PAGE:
The college process is not a competition

Kate Schrage

It’s the college race. It starts for most in ninth grade. Sometimes there are faulty starts or changes in direction, hurdles or shortcomings. But nevertheless, it is a race.

And much like any other race, it is not often our own performances which we worry so much about — it’s those of our opponents.

It’s not too far a reach to say that college is a driving force behind most life at Harvard-Westlake. College determines which classes we take, which clubs we join, which sports we play and which extracurriculars we prioritize.

Much like a runner, your upcoming races determine which exercises you practice and how often you do them.

However, regardless of our preparation for this upcoming process, nothing can change the fact that, as we approach the starting line, all we can think about are the runners against us.

Too often do I find myself doing test preparation or applying for programs and having only my competition in mind. Too often is it impossible for me to be genuinely happy for someone else’s accomplishments.

Instead of being happy for anybody else, I only take their wins as my losses, things that I now must find a way to beat or overshadow. And as much as I would like to believe Chelsea Handler when she says, “There is room for everybody,” the truth is that, in applying for college, there isn’t.

Living so defensively is not only dangerous for my own well-being but also to the relationships with others around me.

My own best friends and I have started keeping secrets from each other about the schools that we’re interested in and have begun playing elusive games about our plans for internships and colleges programs.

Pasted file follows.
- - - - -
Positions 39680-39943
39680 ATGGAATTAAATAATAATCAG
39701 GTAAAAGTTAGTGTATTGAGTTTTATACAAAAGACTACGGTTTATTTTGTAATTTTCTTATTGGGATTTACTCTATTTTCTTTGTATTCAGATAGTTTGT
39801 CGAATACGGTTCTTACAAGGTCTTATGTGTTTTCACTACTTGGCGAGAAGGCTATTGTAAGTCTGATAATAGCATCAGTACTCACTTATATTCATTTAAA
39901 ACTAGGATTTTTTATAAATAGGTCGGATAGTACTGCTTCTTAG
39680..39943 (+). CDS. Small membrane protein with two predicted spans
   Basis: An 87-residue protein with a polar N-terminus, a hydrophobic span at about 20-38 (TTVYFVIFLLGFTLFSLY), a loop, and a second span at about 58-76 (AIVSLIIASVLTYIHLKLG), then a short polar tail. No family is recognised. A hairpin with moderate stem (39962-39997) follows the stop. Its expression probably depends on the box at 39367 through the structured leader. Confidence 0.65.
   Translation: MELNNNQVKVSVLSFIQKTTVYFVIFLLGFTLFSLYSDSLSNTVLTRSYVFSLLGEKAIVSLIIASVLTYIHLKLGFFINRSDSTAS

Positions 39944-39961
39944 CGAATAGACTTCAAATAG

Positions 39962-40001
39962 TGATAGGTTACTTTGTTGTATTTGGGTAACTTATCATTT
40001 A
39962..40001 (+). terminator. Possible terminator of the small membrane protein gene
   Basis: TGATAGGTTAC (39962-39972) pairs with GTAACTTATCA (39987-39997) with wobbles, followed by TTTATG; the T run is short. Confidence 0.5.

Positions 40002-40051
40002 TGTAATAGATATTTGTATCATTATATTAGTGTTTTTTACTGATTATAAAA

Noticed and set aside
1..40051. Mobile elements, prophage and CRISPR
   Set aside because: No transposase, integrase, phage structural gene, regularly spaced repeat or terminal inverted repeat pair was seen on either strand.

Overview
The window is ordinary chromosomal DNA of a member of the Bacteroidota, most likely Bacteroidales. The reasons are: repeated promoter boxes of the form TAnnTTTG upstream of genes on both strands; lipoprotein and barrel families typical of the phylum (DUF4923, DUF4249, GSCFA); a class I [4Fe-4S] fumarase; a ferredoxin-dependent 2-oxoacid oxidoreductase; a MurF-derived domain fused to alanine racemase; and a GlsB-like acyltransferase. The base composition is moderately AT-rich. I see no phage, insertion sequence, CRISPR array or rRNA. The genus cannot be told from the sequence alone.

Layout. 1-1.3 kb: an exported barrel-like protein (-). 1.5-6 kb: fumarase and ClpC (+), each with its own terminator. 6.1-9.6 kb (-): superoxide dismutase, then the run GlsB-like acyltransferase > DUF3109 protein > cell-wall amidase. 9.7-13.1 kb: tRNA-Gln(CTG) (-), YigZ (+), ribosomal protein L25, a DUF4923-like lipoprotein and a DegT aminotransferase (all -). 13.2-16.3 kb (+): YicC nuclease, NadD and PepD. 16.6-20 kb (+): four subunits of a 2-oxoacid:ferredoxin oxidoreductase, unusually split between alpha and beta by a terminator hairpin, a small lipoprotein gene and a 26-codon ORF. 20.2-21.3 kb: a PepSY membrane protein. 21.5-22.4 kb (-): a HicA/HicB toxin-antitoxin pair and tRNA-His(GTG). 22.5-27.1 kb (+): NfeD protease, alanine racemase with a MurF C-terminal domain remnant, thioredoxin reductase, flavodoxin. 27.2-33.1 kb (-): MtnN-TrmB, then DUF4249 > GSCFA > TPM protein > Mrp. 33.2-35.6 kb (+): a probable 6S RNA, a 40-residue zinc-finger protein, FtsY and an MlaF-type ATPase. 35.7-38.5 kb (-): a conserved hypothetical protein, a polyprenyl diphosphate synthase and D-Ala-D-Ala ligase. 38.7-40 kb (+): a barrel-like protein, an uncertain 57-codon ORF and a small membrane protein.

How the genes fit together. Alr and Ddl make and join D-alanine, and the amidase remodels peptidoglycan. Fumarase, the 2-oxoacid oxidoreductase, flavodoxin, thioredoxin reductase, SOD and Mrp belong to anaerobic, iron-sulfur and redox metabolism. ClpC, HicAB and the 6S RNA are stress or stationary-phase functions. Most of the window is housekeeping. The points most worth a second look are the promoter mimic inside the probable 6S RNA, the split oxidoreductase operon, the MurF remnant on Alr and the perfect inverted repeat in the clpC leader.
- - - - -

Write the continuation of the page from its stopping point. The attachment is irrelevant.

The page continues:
I’ve let a process that, beyond my best efforts, is entirely out of my hands destroy and complicate valuable relationships that are worth more than any internship or summer program in the end.

I’ve stopped focusing on my own resume and achievements to try to drag others down about theirs, spending more energy on diminishing the assets of my friends than building up my own. Unfortunately, I think this negative thinking has become an epidemic around the community, very evident in the backlash after this year’s college admission decisions.

While nobody can be blamed for being upset with perhaps not getting into their first choice school, there’s no justification for feeling the need to bring others down about their successes.

Maybe if we spent more of the college process focused on doing as much as we can to elevate ourselves instead of sabotaging others, we wouldn’t feel as much like there was more we could have done in the end. To spare ourselves the potential regret, we need to start using our time and energy on ourselves, not on our competition.

Though secrecy is inevitable in such a competitive process, moving forward, we need to minimize just how much of it is used to hurt others in our community. We need to truly understand the value behind crossing a finish line and knowing there was nothing more we could have done, regardless of the place in which we come.

And most of all, we need to learn how to celebrate the successes of others, no matter how painful it may be.

While this is all easier said than done, the earliest time to start is now. Approaching the starting line, we can’t be looking at our competitors — we need to keep our eyes on the prize to ensure we’ve given it all we’ve got.